At this point, the CEO made his presence known and I stood up to greet him. We made small talk for a few minutes before he commented, “You handled that inappropriate question well.” I thanked him and then said, “Besides, now you have to hire me right?” He laughed and excused himself.

The incident is still a running joke between HR, the CEO and myself.

Kerry Sandberg Scott November 4, 2009 at 8:10 am

Dan—I’m not surprised that you have a Midwest story. My hiring experience with them was…not good (I worked at Skyway, but Midwest ran most of the hiring process for my job, which tells you a whole lot about the process right there). I can’t really talk smack about them, though, since not a single one of the people involved still work there (and since they weren’t evil or anything…I just didn’t like their hiring process).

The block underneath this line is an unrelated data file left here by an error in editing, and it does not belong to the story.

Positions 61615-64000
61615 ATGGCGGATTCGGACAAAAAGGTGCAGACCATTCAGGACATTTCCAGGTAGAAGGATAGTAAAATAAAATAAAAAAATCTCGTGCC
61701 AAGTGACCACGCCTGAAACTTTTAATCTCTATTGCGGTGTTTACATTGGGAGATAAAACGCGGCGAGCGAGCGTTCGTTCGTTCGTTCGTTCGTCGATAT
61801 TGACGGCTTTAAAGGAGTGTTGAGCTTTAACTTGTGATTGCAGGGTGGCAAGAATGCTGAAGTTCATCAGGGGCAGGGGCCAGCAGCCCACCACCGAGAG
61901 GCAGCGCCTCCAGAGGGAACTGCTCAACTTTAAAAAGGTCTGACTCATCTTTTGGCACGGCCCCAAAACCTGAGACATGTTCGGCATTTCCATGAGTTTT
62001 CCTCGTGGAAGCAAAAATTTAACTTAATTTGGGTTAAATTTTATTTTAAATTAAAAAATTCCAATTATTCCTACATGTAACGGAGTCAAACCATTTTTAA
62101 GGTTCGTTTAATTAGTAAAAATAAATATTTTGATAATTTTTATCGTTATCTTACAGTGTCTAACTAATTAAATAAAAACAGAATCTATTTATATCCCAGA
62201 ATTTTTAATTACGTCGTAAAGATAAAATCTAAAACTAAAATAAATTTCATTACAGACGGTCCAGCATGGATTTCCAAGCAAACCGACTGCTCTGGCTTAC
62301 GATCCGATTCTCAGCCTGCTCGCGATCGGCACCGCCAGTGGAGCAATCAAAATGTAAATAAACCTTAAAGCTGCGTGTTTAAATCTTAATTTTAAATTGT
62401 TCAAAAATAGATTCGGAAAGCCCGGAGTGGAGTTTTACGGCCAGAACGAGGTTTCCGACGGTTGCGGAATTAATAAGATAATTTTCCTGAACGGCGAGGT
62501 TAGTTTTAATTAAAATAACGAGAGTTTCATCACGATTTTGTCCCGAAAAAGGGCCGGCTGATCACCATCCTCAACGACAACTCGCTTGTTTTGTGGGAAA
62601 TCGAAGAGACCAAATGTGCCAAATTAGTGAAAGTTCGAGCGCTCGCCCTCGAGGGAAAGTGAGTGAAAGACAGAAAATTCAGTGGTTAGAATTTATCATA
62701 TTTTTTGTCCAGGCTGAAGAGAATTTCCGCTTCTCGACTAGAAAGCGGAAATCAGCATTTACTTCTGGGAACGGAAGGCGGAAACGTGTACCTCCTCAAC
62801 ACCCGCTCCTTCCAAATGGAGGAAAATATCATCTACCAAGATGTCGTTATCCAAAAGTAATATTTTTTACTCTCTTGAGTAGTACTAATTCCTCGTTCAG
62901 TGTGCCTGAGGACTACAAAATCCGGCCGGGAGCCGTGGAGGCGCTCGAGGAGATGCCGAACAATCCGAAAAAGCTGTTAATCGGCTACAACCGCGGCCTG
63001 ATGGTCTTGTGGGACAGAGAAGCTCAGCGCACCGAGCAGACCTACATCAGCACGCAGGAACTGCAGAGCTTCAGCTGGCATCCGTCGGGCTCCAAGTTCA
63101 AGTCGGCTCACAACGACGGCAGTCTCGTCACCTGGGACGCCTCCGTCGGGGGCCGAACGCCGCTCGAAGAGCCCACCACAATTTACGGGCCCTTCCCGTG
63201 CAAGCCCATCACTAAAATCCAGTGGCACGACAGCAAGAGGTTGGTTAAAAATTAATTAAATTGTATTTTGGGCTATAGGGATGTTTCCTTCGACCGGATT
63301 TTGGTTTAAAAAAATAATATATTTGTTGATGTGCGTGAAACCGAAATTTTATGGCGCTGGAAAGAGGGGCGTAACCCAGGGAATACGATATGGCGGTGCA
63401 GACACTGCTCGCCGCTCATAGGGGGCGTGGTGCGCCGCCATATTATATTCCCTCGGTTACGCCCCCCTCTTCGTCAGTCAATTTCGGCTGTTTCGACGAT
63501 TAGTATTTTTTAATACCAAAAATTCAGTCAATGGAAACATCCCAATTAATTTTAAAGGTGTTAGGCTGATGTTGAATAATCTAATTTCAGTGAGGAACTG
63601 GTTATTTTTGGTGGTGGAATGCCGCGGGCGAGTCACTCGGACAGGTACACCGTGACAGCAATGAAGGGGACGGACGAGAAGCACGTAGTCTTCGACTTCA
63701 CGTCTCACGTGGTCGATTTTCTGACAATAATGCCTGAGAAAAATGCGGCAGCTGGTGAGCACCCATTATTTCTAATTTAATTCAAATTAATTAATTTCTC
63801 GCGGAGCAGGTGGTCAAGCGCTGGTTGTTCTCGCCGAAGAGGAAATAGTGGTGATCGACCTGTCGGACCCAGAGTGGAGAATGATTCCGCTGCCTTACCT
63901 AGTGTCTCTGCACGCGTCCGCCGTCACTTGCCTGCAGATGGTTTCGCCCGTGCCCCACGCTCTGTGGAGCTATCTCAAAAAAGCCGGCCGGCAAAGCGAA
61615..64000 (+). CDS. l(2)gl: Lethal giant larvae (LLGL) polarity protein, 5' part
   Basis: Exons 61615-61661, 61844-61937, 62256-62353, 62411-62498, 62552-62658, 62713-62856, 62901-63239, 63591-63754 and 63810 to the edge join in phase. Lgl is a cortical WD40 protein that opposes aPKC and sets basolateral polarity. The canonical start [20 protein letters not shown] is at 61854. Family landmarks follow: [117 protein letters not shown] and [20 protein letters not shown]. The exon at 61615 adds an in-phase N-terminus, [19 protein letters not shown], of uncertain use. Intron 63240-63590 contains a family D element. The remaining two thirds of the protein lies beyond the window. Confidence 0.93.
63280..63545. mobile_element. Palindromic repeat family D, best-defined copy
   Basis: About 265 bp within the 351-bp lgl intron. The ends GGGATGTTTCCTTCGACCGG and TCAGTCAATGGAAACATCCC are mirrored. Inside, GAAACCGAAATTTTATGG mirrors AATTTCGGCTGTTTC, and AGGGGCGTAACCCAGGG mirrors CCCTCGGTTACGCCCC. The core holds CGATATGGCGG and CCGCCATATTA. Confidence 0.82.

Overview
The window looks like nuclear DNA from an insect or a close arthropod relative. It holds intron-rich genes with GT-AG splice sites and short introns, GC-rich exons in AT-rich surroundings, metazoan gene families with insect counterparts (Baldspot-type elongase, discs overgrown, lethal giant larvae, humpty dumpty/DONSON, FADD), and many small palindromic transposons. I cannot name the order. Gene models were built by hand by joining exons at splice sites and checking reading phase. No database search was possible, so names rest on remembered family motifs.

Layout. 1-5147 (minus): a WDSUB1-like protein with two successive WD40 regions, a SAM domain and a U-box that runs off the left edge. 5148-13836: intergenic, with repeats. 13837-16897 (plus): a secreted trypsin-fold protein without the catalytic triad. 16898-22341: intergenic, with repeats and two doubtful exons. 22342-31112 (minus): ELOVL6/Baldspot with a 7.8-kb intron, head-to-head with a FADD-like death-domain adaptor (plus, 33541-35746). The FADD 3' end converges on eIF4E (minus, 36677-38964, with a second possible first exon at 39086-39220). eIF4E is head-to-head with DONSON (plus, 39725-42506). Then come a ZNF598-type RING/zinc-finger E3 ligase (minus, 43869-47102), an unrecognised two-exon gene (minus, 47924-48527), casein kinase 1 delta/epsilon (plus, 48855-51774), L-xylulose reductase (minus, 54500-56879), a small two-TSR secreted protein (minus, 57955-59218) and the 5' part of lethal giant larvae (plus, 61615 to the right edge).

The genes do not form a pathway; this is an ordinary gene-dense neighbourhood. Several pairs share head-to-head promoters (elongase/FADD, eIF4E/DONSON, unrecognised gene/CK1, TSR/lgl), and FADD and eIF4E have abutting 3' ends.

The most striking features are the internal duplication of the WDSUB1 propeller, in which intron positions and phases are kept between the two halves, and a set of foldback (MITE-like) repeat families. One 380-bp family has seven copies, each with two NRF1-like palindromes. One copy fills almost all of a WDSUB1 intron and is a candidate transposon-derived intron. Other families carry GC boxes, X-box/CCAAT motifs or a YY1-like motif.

abdpbt—I had virtually none of these experiences when I lived in California. When I left and moved to Wisconsin, it was a shock. People are much, much, MUCH less liability-conscious here. You wouldn’t believe the stuff you hear, as a candidate and as an employee.

Comments on this entry are closed.

{ 2 trackbacks }

Previous post:

Next post: